IT Strategies earns its keep by helping manufacturers look ahead—way ahead—as they develop new products in line with the changing marketplace. That’s what made my conversation with Marco Boer, vice president of IT Strategies, such an interesting one.  As the printing industry adjusts to a “new normal” resulting from the COVID-19 pandemic, here’s what he had to say about how the big picture is shaping up.  

Heidi: With transactional documents in decline, growth in inkjet is being driven by other market forces. Can you talk a little about that?

Marco: Yes, transactional printing continues to decline. Our numbers indicate that, in billions of pages, there were 119 billion letter-sized simplex inkjet impressions printed in 2019 alone, a rate of 4% CAGR. This is projected to drop to 95 billion by 2024. Compare this to direct mail, where there were 120 billion inkjet-printed pages in 2019, projected to grow to 201 billion—a CAGR of 11%. So while direct mail overall is declining, the portion that is inkjet is on the rapid incline.

Heidi: To what do you attribute this growth?

Marco: One of the reasons is the cost of paper. As a result of the impact of the pandemic, more and more paper mills are closing, either temporarily or permanently. As they do, the economies of scale for paper production are being lost. This will make the delta between offset-printed pages and inkjet-printed pages that much smaller. In this environment, it no longer makes sense to mail 100,000 pieces at 1% and 2% response rate. Whatever gets mailed must be more relevant.

Heidi: Will this drive transpromo, as well?

Marco: We don't believe in transpromo as a word. “Transpromo” used to refer to space that transactional document mailers essentially rented to other marketers to promote their products. That model never really materialized. Instead, statement providers began to use that space to educate their customers about new service offerings, ways to save money, and so on. That isn’t transpromo in the original sense.

In fact, as transactional communications become more focused on delivering customer-focused messaging, we expect the definition of what is transactional vs. direct mail to morph. Ricoh began using the term “critical communications” a few years ago. It’s a useful term, but it started being used too early. By the time we get to 2024, however, you will see that “critical communications” message starting to take hold. Take utility companies, for example. They don't want to build new power plants, so they are incentivizing their customers to use less electricity and using space on their statements to encourage that.

Heidi: What is the long-term impact on print?

Marco: As we come out of the pandemic, we may need to be patient for a little while, but print will continue to be strong. However, we predict that offset will disappear two years faster than we originally thought. The pandemic has accelerated that decline.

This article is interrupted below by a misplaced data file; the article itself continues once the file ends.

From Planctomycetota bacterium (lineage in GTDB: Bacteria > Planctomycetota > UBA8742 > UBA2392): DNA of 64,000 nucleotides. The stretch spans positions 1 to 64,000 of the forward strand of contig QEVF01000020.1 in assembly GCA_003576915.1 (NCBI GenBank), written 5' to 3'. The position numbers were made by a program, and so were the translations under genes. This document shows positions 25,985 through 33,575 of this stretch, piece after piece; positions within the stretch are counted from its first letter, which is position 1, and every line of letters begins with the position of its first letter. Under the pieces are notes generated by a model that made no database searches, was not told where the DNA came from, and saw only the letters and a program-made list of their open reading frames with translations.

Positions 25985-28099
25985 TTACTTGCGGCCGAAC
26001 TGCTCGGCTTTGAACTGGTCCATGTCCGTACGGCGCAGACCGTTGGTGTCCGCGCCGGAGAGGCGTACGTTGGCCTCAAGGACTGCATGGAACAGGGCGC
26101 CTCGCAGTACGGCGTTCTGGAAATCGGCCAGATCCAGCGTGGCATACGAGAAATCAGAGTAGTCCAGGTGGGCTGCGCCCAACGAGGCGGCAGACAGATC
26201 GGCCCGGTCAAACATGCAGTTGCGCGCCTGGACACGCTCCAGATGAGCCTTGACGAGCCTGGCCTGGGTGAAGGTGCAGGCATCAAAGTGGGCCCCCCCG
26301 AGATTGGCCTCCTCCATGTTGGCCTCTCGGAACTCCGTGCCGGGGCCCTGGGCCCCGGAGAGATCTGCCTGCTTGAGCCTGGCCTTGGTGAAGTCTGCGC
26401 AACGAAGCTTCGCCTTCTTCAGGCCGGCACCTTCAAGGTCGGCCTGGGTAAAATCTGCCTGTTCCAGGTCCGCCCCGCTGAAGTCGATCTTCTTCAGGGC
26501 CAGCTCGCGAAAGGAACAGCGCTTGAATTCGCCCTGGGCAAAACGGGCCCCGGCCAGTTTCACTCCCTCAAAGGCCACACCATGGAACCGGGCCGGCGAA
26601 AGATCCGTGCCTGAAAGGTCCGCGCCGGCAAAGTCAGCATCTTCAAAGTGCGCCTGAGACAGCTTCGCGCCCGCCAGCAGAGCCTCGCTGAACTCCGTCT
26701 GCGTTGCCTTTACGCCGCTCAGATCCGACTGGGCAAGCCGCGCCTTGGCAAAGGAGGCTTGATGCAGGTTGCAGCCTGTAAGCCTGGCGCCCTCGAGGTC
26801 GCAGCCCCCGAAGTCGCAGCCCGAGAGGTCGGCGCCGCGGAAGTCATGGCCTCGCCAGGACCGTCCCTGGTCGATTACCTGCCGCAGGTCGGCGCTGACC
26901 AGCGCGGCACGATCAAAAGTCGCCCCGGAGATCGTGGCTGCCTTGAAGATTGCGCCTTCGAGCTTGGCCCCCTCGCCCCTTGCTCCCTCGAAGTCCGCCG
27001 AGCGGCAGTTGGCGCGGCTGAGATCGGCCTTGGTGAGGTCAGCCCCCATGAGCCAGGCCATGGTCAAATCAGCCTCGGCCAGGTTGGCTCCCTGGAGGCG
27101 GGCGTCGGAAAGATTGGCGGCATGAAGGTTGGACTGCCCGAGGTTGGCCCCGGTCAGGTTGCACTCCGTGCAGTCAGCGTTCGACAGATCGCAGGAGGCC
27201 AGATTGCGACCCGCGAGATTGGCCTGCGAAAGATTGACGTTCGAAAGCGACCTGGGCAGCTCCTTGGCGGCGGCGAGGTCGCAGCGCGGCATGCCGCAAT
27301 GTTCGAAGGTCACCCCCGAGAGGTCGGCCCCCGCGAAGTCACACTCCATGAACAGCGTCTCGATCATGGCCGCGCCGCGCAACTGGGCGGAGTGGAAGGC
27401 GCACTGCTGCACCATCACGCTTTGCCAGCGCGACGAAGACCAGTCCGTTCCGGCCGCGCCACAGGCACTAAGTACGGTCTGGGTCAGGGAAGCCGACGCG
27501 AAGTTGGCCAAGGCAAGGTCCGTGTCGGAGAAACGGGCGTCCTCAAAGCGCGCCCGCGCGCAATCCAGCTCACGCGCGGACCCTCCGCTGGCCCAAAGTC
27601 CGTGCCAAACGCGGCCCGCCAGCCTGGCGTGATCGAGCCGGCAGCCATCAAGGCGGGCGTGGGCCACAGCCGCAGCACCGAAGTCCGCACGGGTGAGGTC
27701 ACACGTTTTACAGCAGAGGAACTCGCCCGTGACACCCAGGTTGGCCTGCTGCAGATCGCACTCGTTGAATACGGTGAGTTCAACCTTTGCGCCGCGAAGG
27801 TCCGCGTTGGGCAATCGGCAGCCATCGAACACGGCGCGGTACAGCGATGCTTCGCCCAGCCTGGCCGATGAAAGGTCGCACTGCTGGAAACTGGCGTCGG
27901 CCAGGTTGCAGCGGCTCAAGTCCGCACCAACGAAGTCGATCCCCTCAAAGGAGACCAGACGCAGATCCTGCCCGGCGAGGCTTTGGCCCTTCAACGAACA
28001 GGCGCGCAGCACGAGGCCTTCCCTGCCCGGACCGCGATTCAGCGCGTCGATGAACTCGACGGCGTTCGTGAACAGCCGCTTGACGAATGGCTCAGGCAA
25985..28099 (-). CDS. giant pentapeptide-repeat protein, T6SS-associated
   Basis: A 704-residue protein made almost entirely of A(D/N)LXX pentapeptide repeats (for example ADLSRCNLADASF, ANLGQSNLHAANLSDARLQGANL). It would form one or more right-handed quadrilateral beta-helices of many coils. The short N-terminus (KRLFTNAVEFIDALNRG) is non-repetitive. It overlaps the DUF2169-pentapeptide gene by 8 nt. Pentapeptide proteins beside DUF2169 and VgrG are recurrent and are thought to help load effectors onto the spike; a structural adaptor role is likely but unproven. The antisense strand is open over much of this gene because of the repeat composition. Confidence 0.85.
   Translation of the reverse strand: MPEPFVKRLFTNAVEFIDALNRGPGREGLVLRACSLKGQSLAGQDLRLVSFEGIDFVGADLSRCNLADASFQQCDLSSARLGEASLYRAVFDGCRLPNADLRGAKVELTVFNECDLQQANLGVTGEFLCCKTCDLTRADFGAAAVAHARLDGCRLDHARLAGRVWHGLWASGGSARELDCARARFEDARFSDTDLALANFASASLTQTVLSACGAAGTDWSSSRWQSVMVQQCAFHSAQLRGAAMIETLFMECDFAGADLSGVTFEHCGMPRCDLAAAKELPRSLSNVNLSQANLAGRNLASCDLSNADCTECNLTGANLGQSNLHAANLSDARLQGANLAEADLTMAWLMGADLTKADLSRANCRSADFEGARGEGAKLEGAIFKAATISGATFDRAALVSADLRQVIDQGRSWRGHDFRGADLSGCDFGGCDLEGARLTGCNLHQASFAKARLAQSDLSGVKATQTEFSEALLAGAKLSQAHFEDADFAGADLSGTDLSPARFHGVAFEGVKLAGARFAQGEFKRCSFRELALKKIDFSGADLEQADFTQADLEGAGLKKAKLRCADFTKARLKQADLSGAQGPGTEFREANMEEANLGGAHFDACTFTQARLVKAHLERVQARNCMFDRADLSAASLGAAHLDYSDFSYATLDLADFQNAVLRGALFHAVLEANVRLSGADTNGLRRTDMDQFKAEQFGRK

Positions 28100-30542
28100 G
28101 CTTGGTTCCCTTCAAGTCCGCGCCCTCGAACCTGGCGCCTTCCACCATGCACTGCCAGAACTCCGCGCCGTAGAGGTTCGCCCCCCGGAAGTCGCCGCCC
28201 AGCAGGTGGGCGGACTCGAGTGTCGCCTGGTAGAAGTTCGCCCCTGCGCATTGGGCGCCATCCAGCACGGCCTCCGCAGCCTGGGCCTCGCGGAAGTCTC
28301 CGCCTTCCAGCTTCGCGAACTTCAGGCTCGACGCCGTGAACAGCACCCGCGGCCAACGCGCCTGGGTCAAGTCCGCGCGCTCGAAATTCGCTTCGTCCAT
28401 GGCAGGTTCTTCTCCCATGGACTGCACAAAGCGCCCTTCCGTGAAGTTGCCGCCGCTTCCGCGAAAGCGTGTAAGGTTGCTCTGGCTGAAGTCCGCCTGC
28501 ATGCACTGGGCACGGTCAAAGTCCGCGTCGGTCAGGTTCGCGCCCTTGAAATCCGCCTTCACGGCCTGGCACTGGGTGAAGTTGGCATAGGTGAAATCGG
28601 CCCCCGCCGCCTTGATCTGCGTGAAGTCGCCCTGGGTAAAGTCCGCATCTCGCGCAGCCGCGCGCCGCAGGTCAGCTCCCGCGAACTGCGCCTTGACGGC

Heidi: What about printers? What will be the impact on them?

Marco: As we come out of this, we will see fairly significant attrition of the number of print shops. Those whose business is marginal will disappear. We will see attrition in smaller shops, in particular—those that were barely holding on—as well as at the higher end. However, expect to see the middle of the market, the $20 to $75 million shops, do quite well. They have enough capital to reinvest in more automation, and they need to dramatically reduce their labor. You can’t find labor, you can’t afford it, and right now, you don’t want a lot of it anyway. That will further accelerate the decline in offset. Already, the mid-range shops are using this time to get rid of their offset presses.

Heidi: Ultimately what we end up with is a smaller world of print volumes, but much more relevant?

Marco: Yes. We can’t have marketing collateral with 30% waste because it sits in the closet and gets outdated. The model of the lowest cost per thousand is broken permanently.

Heidi: What other impacts do you see?

Marco: The days that color has to match exactly to specific Pantone colors will disappear, as well. Color consistency will still be increasingly important, but in most cases, the buyer won’t care if it’s Pantone 104, 105, or 106. If the printer doesn’t hit the color on the first round, they’ll get it on the second round. Clients are increasingly accepting of this because they aren’t losing tons of money on wasted inventory.

When it comes to printed output, the goalposts are moving dramatically. The quality of print still has to be salable, but at the end of the day, what matters more is that the content is relevant, compelling, and reflective of want the piece was intended to do.